From the source: Pippa Hallas, Ella Bache
Inside Retail Weekly: Ella Bache is a family business, isn’t it?
Pippa Hallas: Madame Bache was my great aunt. She was a cosmetic chemist born at the turn of the century. My grandmother, Edith Hallas, was a beauty therapist, and the two were founders of the business. I’m the third generation CEO. My father was CEO probably 35 years ago. He stepped out when I entered the business over 10 years ago – there hadn’t been a family member in the business in 20 years. It was a big change for everyone.
IRW: Your book Bold Moves has just been released. Why did you decide to write about your life and career?
PH: I guess it was an opportunity that came along at the right time and I felt like although most Austalians know the Ella Bache brand, they didn’t know that Ella was a human and her amazing story needed to be told.
I’ve also met so many amazing women because of what I get to do every day: Lorna Jane founder Lorna Jane Clarkson, world champion surfer Layne Beachley, sailor Jessica Watson, designers Kit Willow and Kim Ellery, and Carolyn Creswell, founder of Carman’s Kitchen. I wanted to share their stories and, through that process, share with readers some common insights and provide them with tools and a framework so they can back themselves and just live their best lives.
These women were just so generous with their time and their learnings – the good, bad and ugly.
IRW: I can imagine writing a book about your life so far would have been quite an introspective process.
PH: It’s really introspective. I wrote it six months after losing my mum, so it was a hard time in my life, but I felt like it was a case of being in the right place at the right time. The opportunity came along for me to get some perspective.
I learned two things: I’m not very good at being in the spotlight – it doesn’t come naturally to me and that’s something I need to learn because the whole world is driven by social media and putting yourself out there. That was something I still struggle with today, because it doesn’t come naturally.
I also learned that when you want to ask a question, like asking those women to contribute, you’ve just got to ask. And women will support each other – it’s not about taking, it’s not about people not wanting to help you. There are so many people who want to help, but you have to step up and ask for it.
IRW: How has the last financial year been for Ella Bache?
PH: It’s been good. There’s been an enormous amount of change. Our business has a lot of layers. While our proposition to the market is all around skin health, we do it across the whole value chain, such as manufacturing and creating products, then we run an education business, where we graduate diploma students. Then we have a franchise business, a David Jones business and an e-commerce business.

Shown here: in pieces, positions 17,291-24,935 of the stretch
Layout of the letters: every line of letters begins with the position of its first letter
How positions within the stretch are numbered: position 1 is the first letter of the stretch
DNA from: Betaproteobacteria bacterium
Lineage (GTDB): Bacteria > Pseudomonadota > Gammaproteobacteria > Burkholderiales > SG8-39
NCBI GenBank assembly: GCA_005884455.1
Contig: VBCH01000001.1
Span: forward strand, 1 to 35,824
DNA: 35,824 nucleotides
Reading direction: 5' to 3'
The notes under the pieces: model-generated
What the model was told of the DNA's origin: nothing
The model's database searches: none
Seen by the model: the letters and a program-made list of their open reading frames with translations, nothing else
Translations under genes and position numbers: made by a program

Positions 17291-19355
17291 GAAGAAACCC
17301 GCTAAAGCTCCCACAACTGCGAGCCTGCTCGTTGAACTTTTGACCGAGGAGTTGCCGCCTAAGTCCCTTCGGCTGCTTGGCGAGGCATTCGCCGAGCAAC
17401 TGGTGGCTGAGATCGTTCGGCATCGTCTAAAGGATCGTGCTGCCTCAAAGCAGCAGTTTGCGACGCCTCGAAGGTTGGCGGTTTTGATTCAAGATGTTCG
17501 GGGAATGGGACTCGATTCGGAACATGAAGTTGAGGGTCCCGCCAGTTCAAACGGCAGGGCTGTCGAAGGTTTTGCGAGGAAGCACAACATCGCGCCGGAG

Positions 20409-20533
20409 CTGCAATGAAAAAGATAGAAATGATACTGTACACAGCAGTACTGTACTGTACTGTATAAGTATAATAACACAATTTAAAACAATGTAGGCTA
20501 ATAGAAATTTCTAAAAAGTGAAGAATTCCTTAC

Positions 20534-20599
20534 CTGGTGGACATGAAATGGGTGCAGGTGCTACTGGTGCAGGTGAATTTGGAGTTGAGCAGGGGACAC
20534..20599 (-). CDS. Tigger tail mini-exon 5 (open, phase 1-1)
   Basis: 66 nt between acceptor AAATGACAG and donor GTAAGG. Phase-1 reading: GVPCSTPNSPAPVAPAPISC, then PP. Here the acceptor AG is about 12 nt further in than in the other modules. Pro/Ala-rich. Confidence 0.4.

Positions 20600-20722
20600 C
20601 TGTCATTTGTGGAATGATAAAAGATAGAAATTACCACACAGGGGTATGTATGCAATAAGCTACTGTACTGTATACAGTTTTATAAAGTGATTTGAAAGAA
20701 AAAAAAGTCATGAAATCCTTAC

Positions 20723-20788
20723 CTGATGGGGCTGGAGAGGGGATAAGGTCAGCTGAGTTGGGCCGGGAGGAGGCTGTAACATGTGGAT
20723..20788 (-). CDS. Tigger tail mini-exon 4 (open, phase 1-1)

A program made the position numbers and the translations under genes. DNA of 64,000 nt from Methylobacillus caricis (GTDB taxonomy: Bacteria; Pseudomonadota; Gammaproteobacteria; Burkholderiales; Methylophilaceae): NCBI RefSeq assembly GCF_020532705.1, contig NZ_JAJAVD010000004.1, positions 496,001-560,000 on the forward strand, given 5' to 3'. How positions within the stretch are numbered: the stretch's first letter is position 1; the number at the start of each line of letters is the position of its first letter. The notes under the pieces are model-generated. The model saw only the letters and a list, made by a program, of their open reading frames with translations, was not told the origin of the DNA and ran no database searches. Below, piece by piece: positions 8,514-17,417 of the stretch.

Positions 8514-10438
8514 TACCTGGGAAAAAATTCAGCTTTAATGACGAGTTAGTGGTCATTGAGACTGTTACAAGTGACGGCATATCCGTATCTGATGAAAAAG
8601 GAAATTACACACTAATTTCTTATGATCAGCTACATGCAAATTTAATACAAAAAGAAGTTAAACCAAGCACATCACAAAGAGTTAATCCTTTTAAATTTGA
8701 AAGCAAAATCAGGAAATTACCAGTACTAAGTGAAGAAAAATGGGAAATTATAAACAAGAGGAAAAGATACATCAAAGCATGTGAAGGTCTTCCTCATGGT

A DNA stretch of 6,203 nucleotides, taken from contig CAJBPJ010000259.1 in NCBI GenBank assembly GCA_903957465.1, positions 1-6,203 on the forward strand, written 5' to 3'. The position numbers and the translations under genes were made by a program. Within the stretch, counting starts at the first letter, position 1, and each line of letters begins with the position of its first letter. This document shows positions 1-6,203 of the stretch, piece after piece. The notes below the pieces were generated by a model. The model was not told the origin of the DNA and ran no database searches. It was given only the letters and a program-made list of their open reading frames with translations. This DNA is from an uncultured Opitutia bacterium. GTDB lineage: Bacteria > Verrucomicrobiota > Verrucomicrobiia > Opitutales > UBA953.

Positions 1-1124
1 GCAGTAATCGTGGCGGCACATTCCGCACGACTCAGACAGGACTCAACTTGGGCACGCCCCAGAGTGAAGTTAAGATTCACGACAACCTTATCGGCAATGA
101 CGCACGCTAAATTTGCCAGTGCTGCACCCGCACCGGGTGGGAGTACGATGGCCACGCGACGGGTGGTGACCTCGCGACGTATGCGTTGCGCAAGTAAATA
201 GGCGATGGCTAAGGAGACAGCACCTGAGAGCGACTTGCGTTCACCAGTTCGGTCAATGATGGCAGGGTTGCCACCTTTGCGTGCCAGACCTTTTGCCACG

Each of them ladder up to providing skin health to Australian consumers, but they’re all at different life stages and being impacted positively and negatively with the changes going on in the retail environment.
The obvious change is our online business which is growing exponentially. Everyone is feeling it in retail, because people are not only consuming products online, they’re booking online.
We also need to take a very content-led approach to our marketing – we’re more like a publisher than a traditional retail marketing team, and there’s been a big change in our marketing model. Now it’s about providing education and conversation to consumers, and I guess our hope is to create a seamless journey both in and out of store. It sounds obvious and quite simple, but putting it into practice has been quite challenging when you run a franchise network with lots of different humans at different stages across Australia.
The good thing is everyone loves the brand and everyone loves the product, so there’s a lot of heart in it. The heart and purpose of the brand hasn’t changed but it’s about how we take it to market, how we’re getting the consumers’ attention because technology has changed so much and the way we treat skin has also evolved.
IRW: Tell me about how the marketing model has changed.
PH: If you think about the traditional beauty marketing landscape, it comes to life when you walk into any Australian retailer and it’s very much price- or gift-driven. It’s ‘buy this, get that’ and it’s been pulled into a very tactical space in Australia, whereas the opportunity of using social media is to become a content-led business, using channels such as Instagram, Facebook, PR and content. And when we push those out, at the end of the day, it comes back to the mobile phone. Everyone’s living through the mobile these days and we have to make sure we’re part of that conversation.
I get really excited because our business has always been based on the knowledge we have of the skin. I feel like the whole model has turned upside down and the power is with the consumer. Consumers know so much these days and are hungry for knowledge. It’s about providing the community with that knowledge and if they want to have a conversation about acne and everyone wants to contribute, then the brands need to facilitate that, as opposed to the old-school traditional retailer who bangs people over the head with their offers.